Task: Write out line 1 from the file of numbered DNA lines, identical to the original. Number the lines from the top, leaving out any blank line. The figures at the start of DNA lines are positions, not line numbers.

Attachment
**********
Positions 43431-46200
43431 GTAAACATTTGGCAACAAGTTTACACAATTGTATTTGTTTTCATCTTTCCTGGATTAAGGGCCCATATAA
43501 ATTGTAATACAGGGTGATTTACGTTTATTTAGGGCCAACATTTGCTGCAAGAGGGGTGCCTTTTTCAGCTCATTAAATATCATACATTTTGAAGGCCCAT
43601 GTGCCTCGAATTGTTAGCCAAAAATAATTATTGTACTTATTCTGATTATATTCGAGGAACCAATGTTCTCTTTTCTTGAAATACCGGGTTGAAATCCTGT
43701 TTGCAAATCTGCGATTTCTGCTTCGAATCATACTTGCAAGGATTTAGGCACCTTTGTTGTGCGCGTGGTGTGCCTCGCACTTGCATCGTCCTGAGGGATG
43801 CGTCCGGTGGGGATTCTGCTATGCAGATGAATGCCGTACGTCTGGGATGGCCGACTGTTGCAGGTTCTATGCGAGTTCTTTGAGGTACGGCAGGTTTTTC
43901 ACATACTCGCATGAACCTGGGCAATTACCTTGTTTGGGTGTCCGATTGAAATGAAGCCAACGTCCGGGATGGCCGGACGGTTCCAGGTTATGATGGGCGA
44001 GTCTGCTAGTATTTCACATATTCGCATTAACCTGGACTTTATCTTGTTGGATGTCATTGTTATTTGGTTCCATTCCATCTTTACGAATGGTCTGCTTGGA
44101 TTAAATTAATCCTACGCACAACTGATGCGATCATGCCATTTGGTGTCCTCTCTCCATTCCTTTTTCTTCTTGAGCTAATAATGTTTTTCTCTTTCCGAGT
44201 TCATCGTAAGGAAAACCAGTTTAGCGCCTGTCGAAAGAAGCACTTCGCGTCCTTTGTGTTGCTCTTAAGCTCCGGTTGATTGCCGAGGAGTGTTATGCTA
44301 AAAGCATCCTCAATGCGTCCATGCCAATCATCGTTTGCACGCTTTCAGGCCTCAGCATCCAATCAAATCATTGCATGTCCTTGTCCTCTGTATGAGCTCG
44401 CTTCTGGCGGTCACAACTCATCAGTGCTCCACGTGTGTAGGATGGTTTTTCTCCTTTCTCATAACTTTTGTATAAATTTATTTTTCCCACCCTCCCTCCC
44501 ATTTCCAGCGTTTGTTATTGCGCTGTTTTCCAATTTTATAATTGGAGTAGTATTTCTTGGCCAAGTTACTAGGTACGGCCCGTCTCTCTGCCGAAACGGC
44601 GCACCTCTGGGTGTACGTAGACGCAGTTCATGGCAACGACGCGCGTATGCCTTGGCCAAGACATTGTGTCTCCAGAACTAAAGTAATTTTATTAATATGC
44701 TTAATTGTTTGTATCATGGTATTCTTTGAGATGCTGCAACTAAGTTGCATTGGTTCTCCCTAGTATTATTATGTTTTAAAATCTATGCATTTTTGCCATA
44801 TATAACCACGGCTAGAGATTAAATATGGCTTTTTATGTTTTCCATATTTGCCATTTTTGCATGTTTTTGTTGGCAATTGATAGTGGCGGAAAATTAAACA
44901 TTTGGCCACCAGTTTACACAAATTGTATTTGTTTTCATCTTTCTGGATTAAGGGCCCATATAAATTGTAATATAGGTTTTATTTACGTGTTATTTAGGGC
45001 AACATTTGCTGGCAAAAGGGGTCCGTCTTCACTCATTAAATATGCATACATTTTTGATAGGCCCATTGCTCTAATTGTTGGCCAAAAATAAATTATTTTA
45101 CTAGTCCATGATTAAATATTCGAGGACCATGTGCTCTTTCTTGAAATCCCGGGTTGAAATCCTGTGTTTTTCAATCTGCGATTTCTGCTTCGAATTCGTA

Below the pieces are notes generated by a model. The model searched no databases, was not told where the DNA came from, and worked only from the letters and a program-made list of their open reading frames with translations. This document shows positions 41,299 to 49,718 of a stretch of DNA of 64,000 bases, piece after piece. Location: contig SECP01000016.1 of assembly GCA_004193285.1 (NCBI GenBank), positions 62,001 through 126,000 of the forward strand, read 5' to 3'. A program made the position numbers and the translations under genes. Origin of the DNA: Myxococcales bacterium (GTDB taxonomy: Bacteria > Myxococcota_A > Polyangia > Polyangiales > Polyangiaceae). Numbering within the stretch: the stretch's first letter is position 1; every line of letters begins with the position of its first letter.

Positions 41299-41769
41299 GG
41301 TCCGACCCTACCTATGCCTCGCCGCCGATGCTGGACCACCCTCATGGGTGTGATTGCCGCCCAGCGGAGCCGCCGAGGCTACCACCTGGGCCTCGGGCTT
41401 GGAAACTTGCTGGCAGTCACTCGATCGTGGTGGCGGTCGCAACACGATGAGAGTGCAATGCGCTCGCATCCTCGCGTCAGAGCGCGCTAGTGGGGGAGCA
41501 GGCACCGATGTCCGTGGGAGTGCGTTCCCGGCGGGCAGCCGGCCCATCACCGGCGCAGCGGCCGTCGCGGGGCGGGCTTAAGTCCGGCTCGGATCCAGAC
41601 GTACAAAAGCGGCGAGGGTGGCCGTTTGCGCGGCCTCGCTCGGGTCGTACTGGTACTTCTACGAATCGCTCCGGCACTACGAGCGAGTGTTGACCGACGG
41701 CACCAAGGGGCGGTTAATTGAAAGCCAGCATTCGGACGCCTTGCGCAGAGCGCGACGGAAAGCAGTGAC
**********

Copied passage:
Positions 43431-46200